Israel to build 350 new settler units in occupied West Bank

27feb - door admin - 0 - Over Nieuws SETTLEMENTS REPORT



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Israeli Prime Minister Benjamin Netanyahu arrives for the weekly cabinet meeting at his office in occupied Jerusalem al-Quds on February 25, 2018. (Photo by AFP)

Israeli Prime Minister Benjamin Netanyahu arrives for the weekly cabinet meeting at his office in occupied Jerusalem al-Quds on February 25, 2018. (Photo by AFP)

The Israeli cabinet has approved the construction of 350 new settler units in the occupied West Bank irrespective of an international outcry against the Tel Aviv regime’s settlement expansion policies in Palestinian lands.

The units will be built at Netiv Ha’avot settlement, which is located south of the West Bank city of Bethlehem.

Addressing the cabinet ahead of its weekly meeting on Sunday, Prime Minister Benjamin Netanyahu thanked Finance Minister Moshe Kahlon and other senior authorities for their efforts in earmarking the funds, which required corresponding cuts to various offices.

“The residents of Netiv Ha’avot have been waiting a long time for this,” Netanyahu said.

Some of the allocated money will also go toward building a temporary neighborhood for the 15 families whose homes are slated for demolition until permanent homes are built for them nearby.

Praising the cabinet decision, Gush Etzion Regional Council chairman, Shlomo Ne’eman, called it “a tremendous achievement for the Zionist enterprise in Judea and Samaria,” referring to the West Bank by its biblical names.

New research by a left-wing Israeli NGO shows that over 40 percent of the graves in the West Bank settlements have been dug on privately owned Palestinian land.

The comprehensive study claims that some 600 graves, situated in or near 10 settlements, are dug on Palestinian land, including land that has been expropriated for public use or taken by Israel for what it describes as security needs.

The research was undertaken by Dror Etkes from Kerem Navot, a nongovernmental organization concerned with Israeli settlement policies.

The photo, taken on November 8, 2017, shows a general view of construction work in the Gilo settlement in the mainly Palestinian eastern sector of occupied Jerusalem al-Quds. (Photo by AFP)

Netanyahu warns ‘disproportionate’ settlement growth would anger Trump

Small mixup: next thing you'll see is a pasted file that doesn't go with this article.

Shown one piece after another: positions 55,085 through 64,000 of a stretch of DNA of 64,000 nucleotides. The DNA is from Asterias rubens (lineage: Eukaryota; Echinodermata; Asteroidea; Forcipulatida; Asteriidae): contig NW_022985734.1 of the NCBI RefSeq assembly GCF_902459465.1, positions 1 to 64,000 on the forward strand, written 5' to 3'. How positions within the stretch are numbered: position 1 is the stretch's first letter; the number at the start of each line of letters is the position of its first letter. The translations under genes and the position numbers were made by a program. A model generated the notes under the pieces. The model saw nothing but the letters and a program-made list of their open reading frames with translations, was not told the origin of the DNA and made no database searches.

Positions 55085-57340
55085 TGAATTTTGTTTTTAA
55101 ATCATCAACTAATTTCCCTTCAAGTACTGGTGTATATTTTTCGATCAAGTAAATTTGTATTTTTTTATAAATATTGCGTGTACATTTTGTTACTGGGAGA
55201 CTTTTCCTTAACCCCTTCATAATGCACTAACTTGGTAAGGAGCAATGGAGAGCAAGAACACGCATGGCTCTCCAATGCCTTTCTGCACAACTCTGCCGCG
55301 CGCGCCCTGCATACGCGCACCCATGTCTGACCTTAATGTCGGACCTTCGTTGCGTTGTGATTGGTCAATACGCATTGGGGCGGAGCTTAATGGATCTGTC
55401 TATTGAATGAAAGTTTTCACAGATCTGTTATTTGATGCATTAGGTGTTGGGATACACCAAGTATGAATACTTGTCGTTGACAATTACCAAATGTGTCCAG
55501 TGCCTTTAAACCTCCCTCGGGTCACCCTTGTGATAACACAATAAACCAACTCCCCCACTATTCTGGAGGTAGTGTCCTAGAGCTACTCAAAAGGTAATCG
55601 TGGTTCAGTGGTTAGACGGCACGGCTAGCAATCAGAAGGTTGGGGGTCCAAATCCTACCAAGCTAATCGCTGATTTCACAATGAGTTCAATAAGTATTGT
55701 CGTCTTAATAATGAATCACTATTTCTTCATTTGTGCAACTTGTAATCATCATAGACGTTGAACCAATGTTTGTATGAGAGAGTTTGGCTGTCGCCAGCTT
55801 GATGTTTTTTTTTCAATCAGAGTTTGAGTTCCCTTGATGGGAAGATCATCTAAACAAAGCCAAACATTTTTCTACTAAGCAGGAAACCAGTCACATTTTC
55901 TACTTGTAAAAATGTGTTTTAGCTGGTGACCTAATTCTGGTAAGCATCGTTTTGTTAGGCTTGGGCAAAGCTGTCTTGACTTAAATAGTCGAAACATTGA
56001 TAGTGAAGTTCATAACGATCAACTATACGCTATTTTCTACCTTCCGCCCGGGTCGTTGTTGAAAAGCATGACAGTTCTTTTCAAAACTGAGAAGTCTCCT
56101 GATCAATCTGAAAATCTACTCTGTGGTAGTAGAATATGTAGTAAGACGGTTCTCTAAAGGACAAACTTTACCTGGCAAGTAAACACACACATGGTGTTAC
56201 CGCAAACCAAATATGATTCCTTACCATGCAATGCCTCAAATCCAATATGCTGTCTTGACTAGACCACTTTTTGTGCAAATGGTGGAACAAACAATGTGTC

In his cabinet meeting on Sunday, Netanyahu also warned ministers against promoting a massive expansion of the settlement where slain Israeli rabbi, Itamar Ben-Gal, lived, arguing that doing so would anger the administration of US President Donald Trump.

Netanyahu was responding to requests made on behalf of Ben-Gal’s widow, Miriam, who called for the construction of 800 homes in the northern West Bank settlement of Har Bracha in response to a recent attack that killed her husband.

“It is forbidden to advance a disproportionate amount of construction in a way that will break our understandings with the Trump administration,” Netanyahu said, according to a senior official.

However, the prime minister made clear that he was still interested in promoting a construction project in the settlement and instructed his chief of staff to look into the matter.

Less than a month before Donald Trump took office, the United Nations Security Council adopted Resolution 2334, calling on Israel to “immediately and completely cease all settlement activities in the occupied Palestinian territories, including East Jerusalem.”

About 600,000 Israelis live in over 230 illegal settlements built since the 1967 Israeli occupation of the Palestinian territories of the West Bank and East Jerusalem al-Quds.

Palestinians want the West Bank as part of a future independent Palestinian state with East Jerusalem al-Quds as its “capital.”

This as there have been regular anti-US protests by Palestinians in the West Bank and the Gaza Strip since December 6, when Trump declared that Washington recognized Jerusalem al-Quds as the “capital” of Israel and was moving the American embassy from Tel Aviv to the holy city. Many say Trump’s move has effectively killed any chances of further negotiations.

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